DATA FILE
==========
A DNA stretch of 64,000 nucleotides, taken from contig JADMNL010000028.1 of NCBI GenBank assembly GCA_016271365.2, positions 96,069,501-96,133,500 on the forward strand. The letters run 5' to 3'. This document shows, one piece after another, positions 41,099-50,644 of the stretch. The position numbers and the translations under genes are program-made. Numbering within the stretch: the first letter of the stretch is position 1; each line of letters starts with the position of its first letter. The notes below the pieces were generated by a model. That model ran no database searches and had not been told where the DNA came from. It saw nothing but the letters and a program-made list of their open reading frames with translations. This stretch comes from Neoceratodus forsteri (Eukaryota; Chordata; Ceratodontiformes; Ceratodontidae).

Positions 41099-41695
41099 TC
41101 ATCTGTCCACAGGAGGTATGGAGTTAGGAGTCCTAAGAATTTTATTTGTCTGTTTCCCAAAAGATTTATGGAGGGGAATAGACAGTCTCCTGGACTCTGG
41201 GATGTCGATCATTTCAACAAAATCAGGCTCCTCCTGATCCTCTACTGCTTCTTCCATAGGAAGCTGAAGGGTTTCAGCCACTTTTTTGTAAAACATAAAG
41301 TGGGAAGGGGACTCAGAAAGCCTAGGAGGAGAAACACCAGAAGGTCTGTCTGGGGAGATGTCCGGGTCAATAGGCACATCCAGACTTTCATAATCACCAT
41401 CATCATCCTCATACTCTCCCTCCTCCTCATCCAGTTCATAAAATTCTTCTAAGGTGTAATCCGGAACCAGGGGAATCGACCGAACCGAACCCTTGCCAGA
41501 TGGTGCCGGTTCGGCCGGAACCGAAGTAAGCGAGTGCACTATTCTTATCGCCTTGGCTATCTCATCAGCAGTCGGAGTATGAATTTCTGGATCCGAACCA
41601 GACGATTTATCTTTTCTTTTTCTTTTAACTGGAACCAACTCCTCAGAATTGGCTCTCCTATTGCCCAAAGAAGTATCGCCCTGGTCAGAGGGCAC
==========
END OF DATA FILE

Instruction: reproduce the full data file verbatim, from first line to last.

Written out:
A DNA stretch of 64,000 nucleotides, taken from contig JADMNL010000028.1 of NCBI GenBank assembly GCA_016271365.2, positions 96,069,501-96,133,500 on the forward strand. The letters run 5' to 3'. This document shows, one piece after another, positions 41,099-50,644 of the stretch. The position numbers and the translations under genes are program-made. Numbering within the stretch: the first letter of the stretch is position 1; each line of letters starts with the position of its first letter. The notes below the pieces were generated by a model. That model ran no database searches and had not been told where the DNA came from. It saw nothing but the letters and a program-made list of their open reading frames with translations. This stretch comes from Neoceratodus forsteri (Eukaryota; Chordata; Ceratodontiformes; Ceratodontidae).

Positions 41099-41695
41099 TC
41101 ATCTGTCCACAGGAGGTATGGAGTTAGGAGTCCTAAGAATTTTATTTGTCTGTTTCCCAAAAGATTTATGGAGGGGAATAGACAGTCTCCTGGACTCTGG
41201 GATGTCGATCATTTCAACAAAATCAGGCTCCTCCTGATCCTCTACTGCTTCTTCCATAGGAAGCTGAAGGGTTTCAGCCACTTTTTTGTAAAACATAAAG
41301 TGGGAAGGGGACTCAGAAAGCCTAGGAGGAGAAACACCAGAAGGTCTGTCTGGGGAGATGTCCGGGTCAATAGGCACATCCAGACTTTCATAATCACCAT
41401 CATCATCCTCATACTCTCCCTCCTCCTCATCCAGTTCATAAAATTCTTCTAAGGTGTAATCCGGAACCAGGGGAATCGACCGAACCGAACCCTTGCCAGA
41501 TGGTGCCGGTTCGGCCGGAACCGAAGTAAGCGAGTGCACTATTCTTATCGCCTTGGCTATCTCATCAGCAGTCGGAGTATGAATTTCTGGATCCGAACCA
41601 GACGATTTATCTTTTCTTTTTCTTTTAACTGGAACCAACTCCTCAGAATTGGCTCTCCTATTGCCCAAAGAAGTATCGCCCTGGTCAGAGGGCAC